Tim Remick photographed emotionally and physically ravaged mountain climbers just after they returned to Mount McKinley's base camp, still raw from the grueling experience.
So, you think your last business trip or family vacation was exhausting? Trust us, if you want to know what exhausted truly looks like, check out After: Portraits from Denali, a new photographic exhibit on display at the Anchorage Museum Feb. 3–April 15.
The work of local photographer Tim Remick, the exhibit consists of 20 large-format (44” x 57”) photographs of the faces of climbers on Denali, aka, Mount McKinley, the tallest peak in North America.
But instead of capturing them on their ascent or standing triumphantly on the mountain’s 20,320-foot summit, Remick chose to photograph them moments after they’d stumbled back into base camp while they were still raw from the experience.
“I wanted to document that point where the human body goes past exhaustion, where people hit that wall and push beyond it,” said Remick, who experienced that feeling firsthand during his own attempt on Denali in 2002.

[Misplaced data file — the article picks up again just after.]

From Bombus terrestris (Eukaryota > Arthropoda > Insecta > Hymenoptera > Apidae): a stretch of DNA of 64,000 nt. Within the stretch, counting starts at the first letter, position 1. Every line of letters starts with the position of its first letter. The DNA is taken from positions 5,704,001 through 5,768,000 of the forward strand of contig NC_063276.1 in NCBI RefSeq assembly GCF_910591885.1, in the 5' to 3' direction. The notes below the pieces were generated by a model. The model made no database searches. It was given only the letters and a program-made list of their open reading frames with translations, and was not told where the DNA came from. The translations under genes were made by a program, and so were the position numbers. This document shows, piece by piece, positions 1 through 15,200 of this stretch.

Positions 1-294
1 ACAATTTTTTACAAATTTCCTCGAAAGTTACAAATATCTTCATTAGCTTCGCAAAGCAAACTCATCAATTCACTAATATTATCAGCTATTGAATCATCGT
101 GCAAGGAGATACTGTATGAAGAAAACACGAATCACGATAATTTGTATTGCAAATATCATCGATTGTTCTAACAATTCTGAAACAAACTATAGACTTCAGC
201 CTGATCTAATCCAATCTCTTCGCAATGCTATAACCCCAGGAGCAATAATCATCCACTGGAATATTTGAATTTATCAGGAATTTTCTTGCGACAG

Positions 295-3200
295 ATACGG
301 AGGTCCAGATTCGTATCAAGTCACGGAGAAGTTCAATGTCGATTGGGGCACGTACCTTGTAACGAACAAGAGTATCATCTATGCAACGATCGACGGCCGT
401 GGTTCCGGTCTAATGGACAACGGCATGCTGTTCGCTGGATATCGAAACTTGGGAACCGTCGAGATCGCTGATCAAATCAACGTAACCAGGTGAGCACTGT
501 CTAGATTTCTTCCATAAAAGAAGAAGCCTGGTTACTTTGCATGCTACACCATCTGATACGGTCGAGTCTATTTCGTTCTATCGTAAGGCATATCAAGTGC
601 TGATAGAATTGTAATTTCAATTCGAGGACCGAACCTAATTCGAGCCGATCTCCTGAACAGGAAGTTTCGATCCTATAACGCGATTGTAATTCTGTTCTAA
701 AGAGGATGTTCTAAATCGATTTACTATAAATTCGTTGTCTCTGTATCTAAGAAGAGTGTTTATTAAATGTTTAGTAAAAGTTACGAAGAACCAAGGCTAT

He returned in 2010 and spent 10 days shooting post-climb portraits at the main base camp/staging area on the Kahiltna Glacier. “There were all sorts of responses based on the environment, the weather, whether their experience was positive or negative,” he told msnbc.com. “It was all reflected in their faces.”
But he’s also quick to point out that the exhibit is not really about climbing at all: “The climbers’ faces are the subject matter but the body of work is about how the viewer perceives it. We’ve all had that feeling of, wow, I feel like that guy looks.”
In fact, according to Julie Decker, the museum’s chief curator, it’s that universality that’s at the heart of the exhibit. “Just because you don’t climb doesn’t mean you can’t relate to these people,” she said. “Everybody has had these moments when their reserves are gone, their emotions are raw and they’re too tired to pose.”
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Rob Lovitt is a longtime travel writer who still believes the journey is as important as the destination. Follow him at Twitter.